This is a lie.

    From the call released by the Sanford Police:

    At 2:07, Zimmerman tells the dispatcher, “He’s running.”

    At 2:09, you can hear a car door open and an alarm begins
    that is undoubtedly the “door open, keys in ignition” warning on Zimmerman’s
    truck.

    At 2:13, you can clearly hear the car door slamming shut.

    At 2:17, Zimmerman’s voice wobbles and he starts breathing
    heavily into the phone, indicating that he has started running.

    At 2:22, without any prompting other than the aforementioned
    noises and breathing, the dispatcher asks “Are you following him?” to which
    Zimmerman responds, “Yeah.”

    At 2:26, the dispatcher says, “Okay, we don’t need you to do
    that,” to which Zimmerman responds, “Okay.”

    Zimmerman proceeds to give the dispatcher his name. Then he
    says, “He ran.”

    Zimmerman can still be heard breathing into the phone until
    about 2:39, at which point the heavy breathing stops entirely, a mere 13
    seconds after the dispatcher asked him to stop following. A very calm and
    collected Zimmerman then proceeds to give the dispatcher his own information,
    directions and a description of his location for another 1 minute and 33
    seconds.

    The difference between someone running while on the phone
    and not running can be heard quite clearly, and I encourage readers to listen
    for themselves.

    There’s another reason to believe that Zimmerman stopped
    following Martin: After he gives the dispatcher his personal address, at 3:35,
    he says, “Oh crap, I don’t want to give that all out. I don’t know where this
    kid is,” meaning he is worried Martin might hear where he lives. If Zimmerman
    doesn’t even know where Martin is, would it even be possible for him to still
    be following Martin at this point? Would it even be possible for him to have
    continued following Martin after hanging up the phone — a full two minutes
    after he first got out of his car and a minute and a half after.

    During this time Trayvon made it back to the place he was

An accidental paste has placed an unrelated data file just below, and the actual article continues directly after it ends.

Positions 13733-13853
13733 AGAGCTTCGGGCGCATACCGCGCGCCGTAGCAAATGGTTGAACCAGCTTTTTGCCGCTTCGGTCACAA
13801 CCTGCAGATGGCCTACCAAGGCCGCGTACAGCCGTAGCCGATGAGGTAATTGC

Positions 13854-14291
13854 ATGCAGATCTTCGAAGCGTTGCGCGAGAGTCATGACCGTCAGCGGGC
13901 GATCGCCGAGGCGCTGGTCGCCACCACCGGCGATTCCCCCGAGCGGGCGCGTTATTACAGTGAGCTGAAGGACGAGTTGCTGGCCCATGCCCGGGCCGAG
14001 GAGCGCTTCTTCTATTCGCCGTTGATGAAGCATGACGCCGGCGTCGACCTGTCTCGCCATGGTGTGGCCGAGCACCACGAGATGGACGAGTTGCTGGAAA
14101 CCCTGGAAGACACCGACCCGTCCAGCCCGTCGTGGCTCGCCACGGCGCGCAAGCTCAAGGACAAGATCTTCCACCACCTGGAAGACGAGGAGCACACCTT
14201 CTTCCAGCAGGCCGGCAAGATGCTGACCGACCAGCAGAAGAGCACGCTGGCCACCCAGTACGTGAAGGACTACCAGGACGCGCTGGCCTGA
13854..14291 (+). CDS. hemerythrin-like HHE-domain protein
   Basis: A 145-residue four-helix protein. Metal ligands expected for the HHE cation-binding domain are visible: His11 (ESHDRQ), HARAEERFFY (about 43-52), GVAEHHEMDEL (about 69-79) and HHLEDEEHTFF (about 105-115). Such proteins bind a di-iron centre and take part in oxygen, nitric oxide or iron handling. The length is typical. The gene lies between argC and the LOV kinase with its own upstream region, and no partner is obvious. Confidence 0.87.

staying at which was 70 yards from the fight scene. http://www.youtube.com/watch?v=PfVTM8sqz4k about 9:19

    This means it was Trayvon who came back 70 yards and stalked and attacked George.

  • http://www.facebook.com/AmericanXzero Paul Zerovnik

    ” And yet, why did Zimmerman—a community watch volunteer—pursue Martin,
    even when the 911 operator told him to stop? Was he racially profiling
    Martin?” here is a better question,why did martin brutally ambush and assault Zimmerman? why would you not want Zimmerman to defend himself? also it was the attorneys on martins family’s behalf in conjunction with the media that turned this into race. nuff said.

    • http://www.facebook.com/bill.walker.1272 Bill Walker

      you all need to get over it , it is not illegal to follow someone .

  • http://www.facebook.com/bill.walker.1272 Bill Walker

    Why is it that ever time a black person gets shot by a white person it all about race.If the blacks in this country our ever to consider equal they need to stop asking for all this special laws and treatment. Remeber that all men our cretated equal then why do we special laws for black , maybe thety are telling the world that they our not equal! George will walk free and the martins will be sued and she will have to get a real job instead of living off her dead son.

  • Poopshoot

    Unless the writer of this article was a witness to what happened, there is no evidence that Zimmerman continued to pursue Trayvon after the 911 operator(who is not a police officer) said “We don’t need you to do that!” Zimmerman was not instructed to “STOP.” Zimmerman said “OK.” The first 911 call came within a minute of Zimmermans call ended.. How much “persuit” took place in a minute? George may have been walking back to his truck. I love how the people commenting and the people writing these stories create a picture of what happened, when they were not there to see what actually took place.. There was a struggle/fight and someone was shot.. Ones dead, and one has injuries.. The struggle happened after the phone call ended, so we do not know who instigated the fight.. At one point in the phone call George says Trayvon “was coming towards me.” Who is then in pursuit?